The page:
Same with the comment about “The slower player can’t yomi counter because they press forward”. I mean if they press forward they also press A for throw, no? no one just walks forward for no reason. If they walk forward to get in throwing range then throw button would make no difference in therms of yomi counter (cause they aren’t in neutral anyway).

As for losing out, Midori’s neutral can’t combo into anything except flurry punches, which are kind bad imo. I’d rather have the fA 2 hit punch cause that way if they block it’s at least not at a high frame disadvantage. Also sweeping at close range wouldn’t be bad at all either imo.

But I mostly don’t understand the mechanical problems that you say arise from throw button in terms of how it interacts with YC. Like it would seem it should be working already as it does now regardless of whether it’s a button or a direction+button

Well jump in throws you’re not pressing your stick when you land, and wakeups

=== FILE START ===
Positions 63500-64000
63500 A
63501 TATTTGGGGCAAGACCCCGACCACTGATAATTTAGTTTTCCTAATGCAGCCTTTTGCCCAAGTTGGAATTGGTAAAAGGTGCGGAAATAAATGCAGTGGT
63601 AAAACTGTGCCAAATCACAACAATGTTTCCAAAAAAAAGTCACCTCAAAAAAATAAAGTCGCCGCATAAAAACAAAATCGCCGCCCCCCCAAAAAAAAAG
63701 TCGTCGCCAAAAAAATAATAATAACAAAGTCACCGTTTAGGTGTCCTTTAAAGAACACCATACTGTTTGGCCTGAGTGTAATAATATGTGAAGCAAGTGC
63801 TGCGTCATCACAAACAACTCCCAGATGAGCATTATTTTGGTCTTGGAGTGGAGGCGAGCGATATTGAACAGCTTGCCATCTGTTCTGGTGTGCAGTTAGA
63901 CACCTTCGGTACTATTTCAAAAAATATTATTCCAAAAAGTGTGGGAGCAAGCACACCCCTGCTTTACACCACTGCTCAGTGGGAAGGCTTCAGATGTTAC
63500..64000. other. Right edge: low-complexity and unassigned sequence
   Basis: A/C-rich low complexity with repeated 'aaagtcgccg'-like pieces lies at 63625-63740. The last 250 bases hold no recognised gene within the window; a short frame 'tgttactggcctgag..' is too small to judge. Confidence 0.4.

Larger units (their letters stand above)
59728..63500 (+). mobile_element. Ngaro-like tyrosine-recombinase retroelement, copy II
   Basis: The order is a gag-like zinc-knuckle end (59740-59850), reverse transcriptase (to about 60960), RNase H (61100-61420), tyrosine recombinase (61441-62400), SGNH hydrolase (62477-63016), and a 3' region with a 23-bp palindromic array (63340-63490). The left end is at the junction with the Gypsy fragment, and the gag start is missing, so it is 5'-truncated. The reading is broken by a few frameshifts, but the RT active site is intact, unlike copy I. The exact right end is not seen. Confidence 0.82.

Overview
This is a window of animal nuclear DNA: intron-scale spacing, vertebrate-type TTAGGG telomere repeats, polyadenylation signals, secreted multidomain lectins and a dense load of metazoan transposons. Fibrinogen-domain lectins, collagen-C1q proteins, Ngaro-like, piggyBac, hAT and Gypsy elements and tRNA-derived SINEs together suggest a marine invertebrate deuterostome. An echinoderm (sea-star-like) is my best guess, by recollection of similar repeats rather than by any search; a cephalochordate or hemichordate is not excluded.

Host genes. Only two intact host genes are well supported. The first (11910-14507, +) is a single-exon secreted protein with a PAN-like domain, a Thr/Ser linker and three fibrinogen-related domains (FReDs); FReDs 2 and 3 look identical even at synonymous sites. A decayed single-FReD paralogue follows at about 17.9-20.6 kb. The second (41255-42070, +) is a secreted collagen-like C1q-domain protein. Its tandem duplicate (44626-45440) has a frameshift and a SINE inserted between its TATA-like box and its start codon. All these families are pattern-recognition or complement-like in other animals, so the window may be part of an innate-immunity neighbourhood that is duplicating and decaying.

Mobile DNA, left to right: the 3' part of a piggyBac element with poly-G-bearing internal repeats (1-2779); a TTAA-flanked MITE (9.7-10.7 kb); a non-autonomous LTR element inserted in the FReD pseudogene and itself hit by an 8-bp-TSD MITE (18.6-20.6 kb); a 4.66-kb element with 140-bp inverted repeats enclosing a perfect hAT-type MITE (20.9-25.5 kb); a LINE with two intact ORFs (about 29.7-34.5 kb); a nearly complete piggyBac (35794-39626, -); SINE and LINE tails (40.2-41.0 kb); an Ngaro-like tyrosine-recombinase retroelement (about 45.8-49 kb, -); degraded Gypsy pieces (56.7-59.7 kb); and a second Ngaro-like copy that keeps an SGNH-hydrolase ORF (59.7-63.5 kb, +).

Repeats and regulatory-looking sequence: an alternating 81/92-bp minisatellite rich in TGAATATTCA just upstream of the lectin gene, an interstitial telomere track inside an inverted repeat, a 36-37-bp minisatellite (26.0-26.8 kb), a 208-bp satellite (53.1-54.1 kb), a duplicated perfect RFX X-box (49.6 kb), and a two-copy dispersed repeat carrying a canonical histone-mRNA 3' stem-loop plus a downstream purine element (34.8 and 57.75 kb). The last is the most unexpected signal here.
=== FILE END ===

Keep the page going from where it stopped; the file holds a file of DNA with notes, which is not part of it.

There are definitely times that 2 players are close next to each other. If two people press the throw button, unless it’s simultaneous, the 2nd one won’t be pressed yet when the first one is pressed. So then the first person gets yomi countered. So you want to be the 2nd person to grab, and then essentially that means you don’t want to grab which then makes grabbing kinda dumb

" If two people press the throw button, unless it’s simultaneous, the 2nd one won’t be pressed yet when the first one is pressed."

But how is that different from the dynamic we have now where we press 2 buttons to throw instead of just one?

I don’t know about you, but if I’m intending to throw someone, I hold the stick down.

Under the current system (hold forward or back and press attack to throw), the most likely scenario if both players are trying to throw is:

  • Both players start holding toward/away while in throw range of each other.
  • At the moment one of them presses A, the game checks whether to throw:
  • It sees that the player who pressed A is both moving and within throw range.